I am a suburban mother of three school age children, who, like most mothers across America; finds herself packing lunches Monday through Friday. For most mothers out there, I’ll bet pleasant memories of trading lunches with grade school friends brings a smile to their lips as they seal baggies with healthy, routine lunch fare for their American children.
You all probably see yourselves, back in fourth grade, sitting at the long lunchroom table across from your friends. Chattering away while pulling out the contents of what your very American parent has packed for you. So sweet, I’m happy for you; really. I’m happy that reminiscing about swapping lunches makes you smile and doesn’t conjure up a knot in your stomach.
It all has to do with what your childhood lunches were like. My lunches, my first-generation born here lunches, can only be described with the word “PANIC” placed in front of it.
I’d watch the American children around me dig out the amazing TV commercial contents from their lunch boxes; Little Debbie snack cakes, shiny bags of potato chips, perfect factory made fruit pies. My South American lunches were so different from the ones around me.
The panic and anxiety ridden grade school lunch trade – when the contents of my lunch shouted out who, and what and where I came from. Oh, to be part of the consumer crowd, to be one with the ham and cheese sandwiches, the Hostess Snowballs, the Sunny-D.
Hey! Who wants to trade me their tuna salad sandwich on whole grain for a big fat slice of musky goat cheese and guava jelly! Look, my Abuela threw in a chunk of mango on top for extra Latino measure.
You can hear the squeals of the non-Latino children as they watched me carefully stack a cube of cheese on top of a cube of guava on top of a cube of mango….mmmmm mmmm, that’s good eatin’, right there.
What are you eating?? Eww….
Mmm…mmm..mmm..mmm and mmm, this is a delicious guava jelly and goat cheese breadless sandwich. Yum Yum. I’d trade with you but I just want it all for myself.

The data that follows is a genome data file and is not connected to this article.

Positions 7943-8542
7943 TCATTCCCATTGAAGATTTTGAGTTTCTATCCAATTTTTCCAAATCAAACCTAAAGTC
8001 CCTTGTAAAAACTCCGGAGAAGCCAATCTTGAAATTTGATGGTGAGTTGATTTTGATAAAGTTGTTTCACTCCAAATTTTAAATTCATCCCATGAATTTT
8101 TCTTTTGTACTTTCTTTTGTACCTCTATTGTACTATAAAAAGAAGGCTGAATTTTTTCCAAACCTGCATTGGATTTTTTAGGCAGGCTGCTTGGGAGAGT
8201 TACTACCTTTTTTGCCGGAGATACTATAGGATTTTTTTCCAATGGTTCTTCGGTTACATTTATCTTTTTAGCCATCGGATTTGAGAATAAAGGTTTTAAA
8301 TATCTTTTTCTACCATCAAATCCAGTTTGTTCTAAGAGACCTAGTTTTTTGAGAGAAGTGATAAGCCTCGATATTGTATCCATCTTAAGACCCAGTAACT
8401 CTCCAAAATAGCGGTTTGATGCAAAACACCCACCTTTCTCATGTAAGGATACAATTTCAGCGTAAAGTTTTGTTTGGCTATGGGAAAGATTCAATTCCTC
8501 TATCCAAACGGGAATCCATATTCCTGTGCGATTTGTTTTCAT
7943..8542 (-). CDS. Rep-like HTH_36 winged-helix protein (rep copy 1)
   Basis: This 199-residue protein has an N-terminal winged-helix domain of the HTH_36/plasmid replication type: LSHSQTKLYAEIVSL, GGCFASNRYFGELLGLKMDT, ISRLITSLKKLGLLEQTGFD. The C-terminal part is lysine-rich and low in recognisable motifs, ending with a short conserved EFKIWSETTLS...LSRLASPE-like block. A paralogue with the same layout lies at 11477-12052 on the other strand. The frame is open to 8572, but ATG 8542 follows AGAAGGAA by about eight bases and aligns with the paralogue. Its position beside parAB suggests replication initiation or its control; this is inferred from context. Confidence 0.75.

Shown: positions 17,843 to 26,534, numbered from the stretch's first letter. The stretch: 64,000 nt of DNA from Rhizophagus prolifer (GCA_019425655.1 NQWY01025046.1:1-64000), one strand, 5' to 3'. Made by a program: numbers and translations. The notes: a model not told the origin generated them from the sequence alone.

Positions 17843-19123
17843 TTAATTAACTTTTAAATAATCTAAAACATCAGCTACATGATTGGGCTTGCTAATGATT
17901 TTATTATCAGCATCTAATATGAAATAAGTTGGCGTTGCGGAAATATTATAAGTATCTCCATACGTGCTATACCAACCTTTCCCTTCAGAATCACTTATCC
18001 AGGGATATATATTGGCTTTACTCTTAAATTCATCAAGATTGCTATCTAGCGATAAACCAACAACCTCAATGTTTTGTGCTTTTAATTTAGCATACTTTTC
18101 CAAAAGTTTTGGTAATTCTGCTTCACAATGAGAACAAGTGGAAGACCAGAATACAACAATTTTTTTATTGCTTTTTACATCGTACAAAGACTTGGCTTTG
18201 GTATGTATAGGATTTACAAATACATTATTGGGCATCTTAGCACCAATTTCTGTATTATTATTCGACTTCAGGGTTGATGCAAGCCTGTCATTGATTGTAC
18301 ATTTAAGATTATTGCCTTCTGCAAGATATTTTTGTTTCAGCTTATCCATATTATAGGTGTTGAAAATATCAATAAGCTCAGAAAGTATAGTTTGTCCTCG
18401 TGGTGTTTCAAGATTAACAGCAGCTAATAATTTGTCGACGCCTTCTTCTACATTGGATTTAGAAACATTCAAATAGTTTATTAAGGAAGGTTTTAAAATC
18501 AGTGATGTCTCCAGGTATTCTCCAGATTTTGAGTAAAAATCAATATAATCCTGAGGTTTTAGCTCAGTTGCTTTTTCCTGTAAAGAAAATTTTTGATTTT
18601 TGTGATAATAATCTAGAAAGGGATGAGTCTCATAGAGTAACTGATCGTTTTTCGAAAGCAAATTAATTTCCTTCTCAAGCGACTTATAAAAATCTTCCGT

And so I’d rehearse my script, my envy conjuring up script. Beginning at noon, I’d prepare myself for the presentation of the lunch that was just too good to trade with anybody. Yeah, I was convinced that I could convince them. I knew the lunches my Colombian Abuela would have packed for me would be red hot up on that ethnicity scale. So many possibilities: would she have thrown in a peeled, diced platano? Maybe a papaya? Could I be lucky enough for a thermos full of the Colombian signature dish, Calentado?
I would almost faint from the combination of late morning hunger and forgetting to breathe as my heart pounded over what was in my clearance shelf padded white Monkees lunchbox. The minutes ticked closer and closer to the big reveal.
My lunchtime plan was always the same: I would sit down, lay out a spot, and present my lunch as a thing of beauty. Everyone at the table would know that their palettes weren’t sophisticated enough to trade their lunch for mine. The fantasy of this scenario played out daily.
I wanted to be part of the fun, to be in on the food trading, to hear other children go ooh and lick their lips over what my lunch box had inside. But this was the late 1960′s, and cultural diversity was just not going on. Especially not in a parochial school in Milwaukee, Wisconsin.
This was a long time ago, and when I pack my children’s lunches now, I tell them of my Abuela’s slices of white goat cheese with a generous slab of guava jelly atop, garnished with tropical fruit.
They ask me if that’s why I’m so weird.
Yes, it probably is.
Can’t be 100% positive, but probably.
That which doesn’t kill us, makes us funnier. I should be getting my own special on Comedy Central any day now.
Alexandra is an overanalyzing, oversensitive mother of three boys who somehow found herself named as BlogHer ’11′s Voice of The Year for Humor. She has been a mother since 1994, which means she hasn’t been right about anything since. She blogs of the sweet and the funny while trying to go unnoticed in her small town. You can find her at Good Day, Regular People. Did we mention socially awkward? We should, which is why the internet was made for her.